Although largely automated, OGGM model still requires some python scripting to prepare and run a simulation. This section will guide you through several examples to get you started.
Did you know that you can try OGGM in your browser before installing it on your computer? Visit Try OGGM online for more information.
First step: system settings for input data¶
OGGM needs various input data files to run. Currently, we rely exclusively on open-access data that are all downloaded automatically for the user. OGGM implements a bunch of tools to make access to input data as painless as possible for you, including the automated download of all the required files. This requires you to tell OGGM where to store these data. Let’s start by opening a python interpreter and type:
In : from oggm import cfg In : cfg.initialize()
At your very first import, this will do two things:
- It will download a small subset of data used for testing and calibration. Those data are located in your home directory, in a hidden folder called .oggm.
- It will create a configuration file in your home folder, where you can
indicate where you want to store further input data. This configuration
file is also located in your home directory under the name
To locate this config file, you can type:
In : cfg.CONFIG_FILE Out: '/home/docs/.oggm_config'
The default settings will probably work for you, but we recommend to have a look at this file and set the paths to a directory where enough space is available: a minimum of 8 Gb for all climate data and glacier outlines is necessary. Pre-processed glacier directories can quickly grow to several tens of Gb as well, even for regional runs.
Calibration data and testing: the
At the first import, OGGM will create a cached
.oggm directory in your
$HOME folder. This directory contains all data obtained from the
oggm sample data repository. It contains several files needed only for
testing, but also some important files needed for calibration and validation
(e.g. the reference mass-balance data from WGMS with
links to the respective RGI polygons).
~/.oggm directory should be updated automatically when you update OGGM,
but if you encounter any problems with it, simply delete the directory (it will
be re-downloaded automatically at the next import).
All other data: auto-downloads and the
Unlike runtime parameters (such as physical constants or working directories),
input data are shared across runs and even across computers if you want
to. Therefore, the paths to previously downloaded data are stored in a
configuration file that you’ll find in your
The file should look like:
dl_cache_dir = /path/to/download_cache dl_cache_readonly = False tmp_dir = /path/to/tmp_dir rgi_dir = /path/to/rgi_dir test_dir = /path/to/test_dir has_internet = True
dl_cache_diris a path to a directory where all the files you downloaded will be cached for later use. Most of the users won’t need to explore this folder (it is organized as a list of urls) but you have to make sure to set this path to a folder with sufficient disk space available. This folder can be shared across compute nodes if needed (it is even recommended for HPC setups). Once a file is stored in this cache folder (e.g. a specific DEM tile), OGGM won’t download it again.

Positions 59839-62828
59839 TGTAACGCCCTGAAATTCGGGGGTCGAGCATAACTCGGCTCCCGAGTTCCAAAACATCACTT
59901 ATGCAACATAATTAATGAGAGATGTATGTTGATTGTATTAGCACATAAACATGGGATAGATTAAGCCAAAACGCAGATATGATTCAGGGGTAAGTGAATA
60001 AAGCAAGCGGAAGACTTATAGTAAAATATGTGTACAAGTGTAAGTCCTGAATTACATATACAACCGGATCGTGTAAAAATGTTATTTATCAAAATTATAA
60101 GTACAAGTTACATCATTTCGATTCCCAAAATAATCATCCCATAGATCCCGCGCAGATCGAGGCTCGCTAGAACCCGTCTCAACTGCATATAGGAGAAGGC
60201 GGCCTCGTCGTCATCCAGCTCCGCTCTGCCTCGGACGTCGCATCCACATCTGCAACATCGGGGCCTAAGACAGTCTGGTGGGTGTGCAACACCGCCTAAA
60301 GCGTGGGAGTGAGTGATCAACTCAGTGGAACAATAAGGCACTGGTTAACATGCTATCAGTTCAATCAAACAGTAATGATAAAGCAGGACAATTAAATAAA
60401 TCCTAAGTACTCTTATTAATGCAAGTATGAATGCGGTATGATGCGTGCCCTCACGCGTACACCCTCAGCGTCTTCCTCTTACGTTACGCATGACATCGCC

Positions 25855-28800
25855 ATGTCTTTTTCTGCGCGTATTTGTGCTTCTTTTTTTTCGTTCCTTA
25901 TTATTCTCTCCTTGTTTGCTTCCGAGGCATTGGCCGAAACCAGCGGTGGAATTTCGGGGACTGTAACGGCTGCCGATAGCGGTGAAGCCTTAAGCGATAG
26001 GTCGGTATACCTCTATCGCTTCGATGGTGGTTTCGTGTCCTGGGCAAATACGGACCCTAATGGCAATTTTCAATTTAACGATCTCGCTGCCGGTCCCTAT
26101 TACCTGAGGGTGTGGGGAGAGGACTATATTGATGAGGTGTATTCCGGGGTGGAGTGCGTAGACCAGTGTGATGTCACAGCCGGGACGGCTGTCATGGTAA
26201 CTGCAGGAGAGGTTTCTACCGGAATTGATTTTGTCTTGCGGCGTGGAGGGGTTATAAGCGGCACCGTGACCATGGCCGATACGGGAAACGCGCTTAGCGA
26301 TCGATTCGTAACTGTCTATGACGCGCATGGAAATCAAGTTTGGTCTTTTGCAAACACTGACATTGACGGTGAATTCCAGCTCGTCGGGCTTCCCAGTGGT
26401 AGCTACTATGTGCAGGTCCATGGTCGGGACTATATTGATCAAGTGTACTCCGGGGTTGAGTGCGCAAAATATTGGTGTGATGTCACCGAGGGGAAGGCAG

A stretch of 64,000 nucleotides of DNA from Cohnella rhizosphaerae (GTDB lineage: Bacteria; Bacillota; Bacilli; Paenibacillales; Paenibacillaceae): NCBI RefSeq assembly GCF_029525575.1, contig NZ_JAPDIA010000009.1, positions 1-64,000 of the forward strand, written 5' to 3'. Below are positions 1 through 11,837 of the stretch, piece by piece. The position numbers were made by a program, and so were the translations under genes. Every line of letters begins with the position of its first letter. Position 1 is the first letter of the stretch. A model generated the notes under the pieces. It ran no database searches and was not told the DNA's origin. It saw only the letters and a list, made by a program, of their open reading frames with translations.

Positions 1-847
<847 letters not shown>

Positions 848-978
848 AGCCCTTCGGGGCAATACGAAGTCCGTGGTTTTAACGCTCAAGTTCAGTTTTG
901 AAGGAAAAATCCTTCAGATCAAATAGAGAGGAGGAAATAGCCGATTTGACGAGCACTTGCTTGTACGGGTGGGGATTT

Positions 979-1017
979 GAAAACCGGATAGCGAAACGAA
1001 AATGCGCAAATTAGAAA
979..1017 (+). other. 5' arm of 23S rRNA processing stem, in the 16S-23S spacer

dl_cache_readonlyindicates if writing is allowed in this folder (this is the default). Setting this to
Truewill prevent any further download in this directory (useful for cluster environments, where this data might be available on a readonly folder): in this case, OGGM will use a fall back directory in your current working directory.
tmp_diris a path to OGGM’s temporary directory. Most of the files used by OGGM are downloaded and cached in a compressed format (zip, bz, gz…). These files are extracted in
tmp_dirbefore use. OGGM will never allow more than 100
.nc) files to exist in this directory by deleting the oldest ones following the rule of the Least Recently Used (LRU) item. Nevertheless, this directory might still grow to quite a large size. Simply delete it if you want to get this space back.
rgi_diris the location where the RGI shapefiles are extracted.
test_diris the location where OGGM will write some of its output during tests. It can be set to
tmp_dirif you want to, but it can also be another directory (for example a fast SSD disk). This folder shouldn’t take too much disk space but here again, don’t hesitate to delete it if you need to.
For advanced users or cluster configuration: the user’s
rgi_dir settings can be overridden and set to a
specific directory by defining an environment variable
to a directory path. Similarly, the environment variables
OGGM_DOWNLOAD_CACHE_RO override the
For a step by step tutorial of the entire OGGM workflow, download
jupyter notebook (right-click -> “Save link as”) and run it using the following command
(from the directory where you downloaded the tutorial):
$ jupyter-notebook getting_started.ipynb
Alternatively, you can try OGGM directly in your browser without having to install anything! Visit our tutorials for more info.